The burned scroll from the 1st centuries C.E., found to contain Torah verses that are identical to modern versions, was deciphered using unprecedented digital technology by American researchers along with a team from the Hebrew University of Jerusalem.
By Yori Yalon
Cutting-edge digital technology has brought a charred ancient Torah scroll dated to the first centuries C.E. back to life, and revealed that the scroll contains chapters from the biblical book of Leviticus.
The scroll was discovered over 40 years ago during excavations by the Archaeological Institute at the Hebrew University of Jerusalem at the ancient Ein Gedi synagogue, on the shores of the Dead Sea in southern Israel. The late professors Dan Barag and Ehud Netzer, as well as Dr. Sefi Porath, were in charge of the project.
For decades, the scroll could not be opened, for fear it would crumble when touched. About a year ago, archaeologist Pnina Shor, head of the Lunder Family Dead Sea Scrolls Conservation Center at the Israel Antiquities Authority, decided to conduct a CT scan on the scroll and submit the results to an expert in digital analysis of ancient texts, Professor Brent Seales of the University of Kentucky, to see if any digital methods were available that could allow the scroll to be deciphered without opening it.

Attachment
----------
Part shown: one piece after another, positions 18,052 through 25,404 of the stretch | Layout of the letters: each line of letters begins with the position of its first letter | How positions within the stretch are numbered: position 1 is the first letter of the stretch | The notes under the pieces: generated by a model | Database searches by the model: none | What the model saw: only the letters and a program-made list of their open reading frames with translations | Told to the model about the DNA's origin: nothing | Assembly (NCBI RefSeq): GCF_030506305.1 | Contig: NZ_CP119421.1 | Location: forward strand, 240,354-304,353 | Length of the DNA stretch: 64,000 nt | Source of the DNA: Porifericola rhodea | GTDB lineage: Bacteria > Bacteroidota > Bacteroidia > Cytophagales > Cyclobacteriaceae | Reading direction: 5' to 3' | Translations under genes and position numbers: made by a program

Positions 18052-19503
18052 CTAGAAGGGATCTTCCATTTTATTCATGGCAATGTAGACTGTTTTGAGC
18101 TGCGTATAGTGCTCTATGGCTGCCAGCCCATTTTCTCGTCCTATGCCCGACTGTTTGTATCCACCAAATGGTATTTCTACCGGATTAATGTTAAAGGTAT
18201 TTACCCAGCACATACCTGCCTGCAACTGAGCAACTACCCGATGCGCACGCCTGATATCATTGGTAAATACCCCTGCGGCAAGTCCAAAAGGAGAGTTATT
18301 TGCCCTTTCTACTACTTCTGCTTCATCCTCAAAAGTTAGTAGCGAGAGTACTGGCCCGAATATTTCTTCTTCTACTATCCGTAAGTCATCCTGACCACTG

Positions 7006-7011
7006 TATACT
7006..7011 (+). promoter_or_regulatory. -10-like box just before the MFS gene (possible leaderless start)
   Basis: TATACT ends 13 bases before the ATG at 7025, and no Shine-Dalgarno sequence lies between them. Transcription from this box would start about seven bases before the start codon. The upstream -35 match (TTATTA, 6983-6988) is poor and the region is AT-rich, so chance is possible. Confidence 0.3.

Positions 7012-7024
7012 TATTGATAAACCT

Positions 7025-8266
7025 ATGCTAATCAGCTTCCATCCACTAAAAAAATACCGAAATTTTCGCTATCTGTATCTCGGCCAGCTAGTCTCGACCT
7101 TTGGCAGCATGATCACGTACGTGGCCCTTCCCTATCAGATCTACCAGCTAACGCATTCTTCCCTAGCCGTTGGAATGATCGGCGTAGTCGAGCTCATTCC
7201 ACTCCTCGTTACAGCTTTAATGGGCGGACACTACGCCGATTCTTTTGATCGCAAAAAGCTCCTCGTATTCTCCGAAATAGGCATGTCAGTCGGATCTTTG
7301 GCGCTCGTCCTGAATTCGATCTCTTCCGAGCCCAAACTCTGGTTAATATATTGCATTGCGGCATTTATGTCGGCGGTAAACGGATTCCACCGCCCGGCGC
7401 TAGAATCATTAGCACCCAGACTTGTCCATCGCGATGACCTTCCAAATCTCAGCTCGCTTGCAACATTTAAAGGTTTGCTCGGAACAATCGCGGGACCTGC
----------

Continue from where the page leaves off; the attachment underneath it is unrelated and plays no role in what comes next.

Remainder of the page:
Seales threw himself into the challenge and successfully recreated the first few layers of the charred scroll. The unprecedented achievement is the fruit of close cooperation between the American team of researchers, the IAA, and a team from the Hebrew University of Jerusalem.
“Seales’ scientific achievement is of immense importance, and we were privileged to receive a ‘new’ scroll from the Judean Desert, which offers another way of understanding how the wording of the Bible as a whole evolved, and how the wording of the Torah in particular was handed down,” said Professor Michael Segal, head of the Hebrew University Bible Project.
The reconstructed Leviticus text is identical to the text in later versions of the Bible.
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